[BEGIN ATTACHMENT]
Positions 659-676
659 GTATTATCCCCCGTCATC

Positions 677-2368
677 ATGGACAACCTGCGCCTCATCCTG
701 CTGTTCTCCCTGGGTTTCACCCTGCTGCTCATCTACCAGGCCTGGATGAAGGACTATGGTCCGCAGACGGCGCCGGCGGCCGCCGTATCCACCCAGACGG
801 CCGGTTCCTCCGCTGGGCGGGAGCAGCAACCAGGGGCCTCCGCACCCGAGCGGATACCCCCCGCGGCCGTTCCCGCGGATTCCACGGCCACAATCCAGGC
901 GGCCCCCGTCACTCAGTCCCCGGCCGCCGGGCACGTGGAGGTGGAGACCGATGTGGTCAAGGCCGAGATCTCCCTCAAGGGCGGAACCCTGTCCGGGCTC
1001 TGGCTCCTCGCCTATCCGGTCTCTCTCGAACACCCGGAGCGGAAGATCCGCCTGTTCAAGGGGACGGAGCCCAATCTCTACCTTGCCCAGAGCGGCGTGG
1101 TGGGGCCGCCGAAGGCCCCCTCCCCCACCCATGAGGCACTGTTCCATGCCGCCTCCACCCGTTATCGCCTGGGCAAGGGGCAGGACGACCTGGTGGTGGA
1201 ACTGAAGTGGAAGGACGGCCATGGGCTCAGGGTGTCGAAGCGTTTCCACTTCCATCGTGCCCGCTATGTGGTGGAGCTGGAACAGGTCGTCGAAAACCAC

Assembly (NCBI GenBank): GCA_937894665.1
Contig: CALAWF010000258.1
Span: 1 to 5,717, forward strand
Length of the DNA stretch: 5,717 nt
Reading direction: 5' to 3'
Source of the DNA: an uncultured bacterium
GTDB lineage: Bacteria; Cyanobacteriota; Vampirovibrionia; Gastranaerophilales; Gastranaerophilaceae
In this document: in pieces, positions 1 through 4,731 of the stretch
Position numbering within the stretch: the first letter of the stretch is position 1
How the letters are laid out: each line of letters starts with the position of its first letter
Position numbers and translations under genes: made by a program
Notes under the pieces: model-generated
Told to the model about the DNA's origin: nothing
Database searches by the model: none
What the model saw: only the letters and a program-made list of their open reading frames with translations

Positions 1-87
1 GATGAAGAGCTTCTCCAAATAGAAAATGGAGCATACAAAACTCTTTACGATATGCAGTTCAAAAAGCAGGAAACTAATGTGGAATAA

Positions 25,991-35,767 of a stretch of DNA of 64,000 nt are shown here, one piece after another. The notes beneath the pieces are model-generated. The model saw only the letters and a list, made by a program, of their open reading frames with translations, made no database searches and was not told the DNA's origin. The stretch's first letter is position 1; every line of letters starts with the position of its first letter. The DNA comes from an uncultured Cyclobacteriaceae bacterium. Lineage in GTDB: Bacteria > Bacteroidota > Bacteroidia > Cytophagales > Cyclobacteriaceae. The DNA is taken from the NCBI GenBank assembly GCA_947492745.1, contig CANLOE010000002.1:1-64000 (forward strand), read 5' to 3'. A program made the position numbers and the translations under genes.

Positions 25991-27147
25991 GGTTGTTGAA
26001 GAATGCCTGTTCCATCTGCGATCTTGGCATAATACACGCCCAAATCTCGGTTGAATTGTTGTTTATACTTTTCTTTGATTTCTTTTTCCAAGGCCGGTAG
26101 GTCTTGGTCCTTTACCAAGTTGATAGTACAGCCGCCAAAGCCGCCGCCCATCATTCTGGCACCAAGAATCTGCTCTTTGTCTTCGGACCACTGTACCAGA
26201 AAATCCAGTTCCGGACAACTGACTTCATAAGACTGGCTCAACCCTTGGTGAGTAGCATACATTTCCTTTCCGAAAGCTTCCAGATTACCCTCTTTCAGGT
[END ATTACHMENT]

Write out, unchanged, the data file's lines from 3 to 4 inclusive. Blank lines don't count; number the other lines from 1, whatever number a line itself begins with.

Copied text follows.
Positions 677-2368
677 ATGGACAACCTGCGCCTCATCCTG